The dream: Van life means freedom.
The reality: Even freedom entails a lot of planning and caution.
Okay, so you’re leaving behind a regular 9-5, mortgage payments, utility bills, and a practiced, comfortable routine. But that doesn’t mean you’ll have nothing to consider, plan for, or worry about!
The truth is that having a happy van life — especially one for a family — entails a lot of planning and organization. Part of it is the limited living spaces mentioned above, but it’s also all the practical requirements of growing children and everyday family life. You need to make sure kids are fed, well-rested, clean, and happy while on the road, and all that doesn’t happen on its own.
Plus, it’s also important to have basic survival skills and van maintenance knowledge for you and your family. There’s no telling where you’ll be if an emergency strikes, so it’s important to know what to do if someone’s sick or something goes wrong with your vehicle.
Of course, there is room to relax. Unlike normal getaways, you’re not on a time limit to enjoy a destination in, say, 3 days and 2 nights — your family can take your time and really learn more than just the highlights of a city or state. There’s no rush; you just have to set your own schedule for it in a way that suits everybody’s needs.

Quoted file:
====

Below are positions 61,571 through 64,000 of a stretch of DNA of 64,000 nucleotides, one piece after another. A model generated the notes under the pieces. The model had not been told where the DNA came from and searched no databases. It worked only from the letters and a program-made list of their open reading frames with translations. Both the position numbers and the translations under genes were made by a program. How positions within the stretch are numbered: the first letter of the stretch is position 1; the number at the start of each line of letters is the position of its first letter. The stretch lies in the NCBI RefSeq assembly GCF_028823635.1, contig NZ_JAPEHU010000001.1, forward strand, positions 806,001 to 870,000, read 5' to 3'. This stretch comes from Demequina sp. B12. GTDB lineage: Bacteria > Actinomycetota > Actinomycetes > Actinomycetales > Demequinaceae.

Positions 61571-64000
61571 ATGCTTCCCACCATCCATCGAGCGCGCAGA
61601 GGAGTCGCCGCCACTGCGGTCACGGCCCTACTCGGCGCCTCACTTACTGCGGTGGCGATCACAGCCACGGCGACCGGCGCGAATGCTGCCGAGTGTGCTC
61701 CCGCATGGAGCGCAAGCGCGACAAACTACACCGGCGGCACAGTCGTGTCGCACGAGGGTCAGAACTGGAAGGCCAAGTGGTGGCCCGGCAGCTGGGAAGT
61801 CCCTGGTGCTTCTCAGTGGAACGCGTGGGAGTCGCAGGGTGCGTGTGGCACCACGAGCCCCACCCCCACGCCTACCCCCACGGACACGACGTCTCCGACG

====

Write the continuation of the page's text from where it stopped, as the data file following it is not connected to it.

This type of freedom requires building new, more flexible routines that strike a good balance between stability in your family and excitement with everything else. And that, like parenting and life in general, takes a little work.
Ready to Hop on the Van Wagon?
No matter what your living situation is, being a parent can be a challenge, but it’s one that we can always rise to with joy and excitement. And if your family is willing to sacrifice a little space and some amenities in exchange for flexibility and adventure, then van life might just be the challenge for you.
It can allow you to explore places you never would have otherwise, teach your kids lessons they may never learn in a classroom, and meet new people and dive into new experiences as a family. What others might perceive as a lack of space can be a way to bring you all closer together, and for exploring all that the open road has to offer.
Just be sure to temper your excitement with a little practicality, as that’s what it’ll take to make your van life dreams a reality.